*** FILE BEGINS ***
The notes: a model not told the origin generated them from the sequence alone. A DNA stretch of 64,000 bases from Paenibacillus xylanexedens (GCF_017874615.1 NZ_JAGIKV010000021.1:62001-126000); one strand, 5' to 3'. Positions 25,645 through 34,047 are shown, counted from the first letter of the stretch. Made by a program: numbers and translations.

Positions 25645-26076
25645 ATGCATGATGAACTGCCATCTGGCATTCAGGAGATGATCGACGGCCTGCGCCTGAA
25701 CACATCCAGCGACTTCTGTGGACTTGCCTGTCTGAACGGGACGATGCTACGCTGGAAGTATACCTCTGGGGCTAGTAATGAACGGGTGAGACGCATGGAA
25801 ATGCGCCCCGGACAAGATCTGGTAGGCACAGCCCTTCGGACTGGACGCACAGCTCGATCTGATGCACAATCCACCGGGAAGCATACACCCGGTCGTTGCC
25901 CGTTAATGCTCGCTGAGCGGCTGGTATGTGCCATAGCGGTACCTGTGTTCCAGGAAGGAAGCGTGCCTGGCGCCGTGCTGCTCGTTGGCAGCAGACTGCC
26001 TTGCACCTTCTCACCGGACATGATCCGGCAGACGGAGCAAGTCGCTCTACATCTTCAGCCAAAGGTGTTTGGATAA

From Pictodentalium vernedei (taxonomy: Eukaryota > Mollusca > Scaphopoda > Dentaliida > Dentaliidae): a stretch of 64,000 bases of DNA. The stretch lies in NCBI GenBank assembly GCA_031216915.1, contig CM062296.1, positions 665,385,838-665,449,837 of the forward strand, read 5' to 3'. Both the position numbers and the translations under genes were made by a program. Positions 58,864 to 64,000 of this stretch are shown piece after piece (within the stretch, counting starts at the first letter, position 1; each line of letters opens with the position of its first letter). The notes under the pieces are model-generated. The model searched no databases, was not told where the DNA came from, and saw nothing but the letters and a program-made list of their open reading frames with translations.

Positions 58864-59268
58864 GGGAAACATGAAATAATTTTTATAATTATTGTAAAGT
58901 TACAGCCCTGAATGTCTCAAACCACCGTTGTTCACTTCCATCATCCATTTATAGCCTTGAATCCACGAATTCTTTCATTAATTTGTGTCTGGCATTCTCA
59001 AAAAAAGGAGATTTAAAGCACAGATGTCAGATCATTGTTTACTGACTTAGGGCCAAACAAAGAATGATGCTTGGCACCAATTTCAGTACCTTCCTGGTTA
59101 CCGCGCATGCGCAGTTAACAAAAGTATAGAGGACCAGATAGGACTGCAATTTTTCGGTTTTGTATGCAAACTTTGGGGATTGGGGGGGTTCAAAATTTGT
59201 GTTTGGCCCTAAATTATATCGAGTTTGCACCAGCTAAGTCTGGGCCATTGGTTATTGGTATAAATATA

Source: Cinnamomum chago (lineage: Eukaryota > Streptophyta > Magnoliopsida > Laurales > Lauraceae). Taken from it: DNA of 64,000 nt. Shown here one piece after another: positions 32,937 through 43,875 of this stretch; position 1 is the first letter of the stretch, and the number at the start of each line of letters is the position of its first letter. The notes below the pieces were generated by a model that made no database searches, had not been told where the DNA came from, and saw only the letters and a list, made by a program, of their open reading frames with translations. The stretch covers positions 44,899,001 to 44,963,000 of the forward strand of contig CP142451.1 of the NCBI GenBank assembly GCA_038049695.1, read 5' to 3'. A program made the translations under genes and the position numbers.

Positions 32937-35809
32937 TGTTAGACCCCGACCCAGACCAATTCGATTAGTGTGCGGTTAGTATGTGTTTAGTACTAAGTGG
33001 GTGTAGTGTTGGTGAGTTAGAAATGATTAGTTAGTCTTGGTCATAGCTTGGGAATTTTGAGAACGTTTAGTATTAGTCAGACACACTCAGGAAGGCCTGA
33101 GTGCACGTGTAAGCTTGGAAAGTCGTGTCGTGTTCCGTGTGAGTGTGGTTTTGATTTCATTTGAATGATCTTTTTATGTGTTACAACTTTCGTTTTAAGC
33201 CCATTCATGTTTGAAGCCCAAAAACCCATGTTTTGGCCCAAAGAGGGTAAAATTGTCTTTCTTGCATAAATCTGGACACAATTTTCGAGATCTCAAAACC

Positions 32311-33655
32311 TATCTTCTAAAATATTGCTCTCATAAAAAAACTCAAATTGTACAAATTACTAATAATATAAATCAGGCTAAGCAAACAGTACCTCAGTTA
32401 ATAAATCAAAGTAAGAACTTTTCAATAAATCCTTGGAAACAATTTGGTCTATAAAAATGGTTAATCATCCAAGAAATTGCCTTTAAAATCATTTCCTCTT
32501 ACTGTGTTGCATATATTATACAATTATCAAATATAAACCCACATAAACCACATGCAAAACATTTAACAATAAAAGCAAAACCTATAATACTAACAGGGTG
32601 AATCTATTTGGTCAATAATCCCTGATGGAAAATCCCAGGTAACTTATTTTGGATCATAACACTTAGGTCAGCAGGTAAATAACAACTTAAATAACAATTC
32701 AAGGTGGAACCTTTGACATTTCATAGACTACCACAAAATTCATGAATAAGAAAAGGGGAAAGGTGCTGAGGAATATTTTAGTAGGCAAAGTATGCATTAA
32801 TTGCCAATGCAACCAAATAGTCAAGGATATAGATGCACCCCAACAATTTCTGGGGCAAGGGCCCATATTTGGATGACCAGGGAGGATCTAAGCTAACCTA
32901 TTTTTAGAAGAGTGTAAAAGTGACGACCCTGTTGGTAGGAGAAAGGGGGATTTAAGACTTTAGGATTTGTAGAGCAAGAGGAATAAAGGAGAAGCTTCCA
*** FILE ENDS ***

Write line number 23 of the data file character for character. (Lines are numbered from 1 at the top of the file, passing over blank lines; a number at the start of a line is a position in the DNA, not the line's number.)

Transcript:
32401 ATAAATCAAAGTAAGAACTTTTCAATAAATCCTTGGAAACAATTTGGTCTATAAAAATGGTTAATCATCCAAGAAATTGCCTTTAAAATCATTTCCTCTT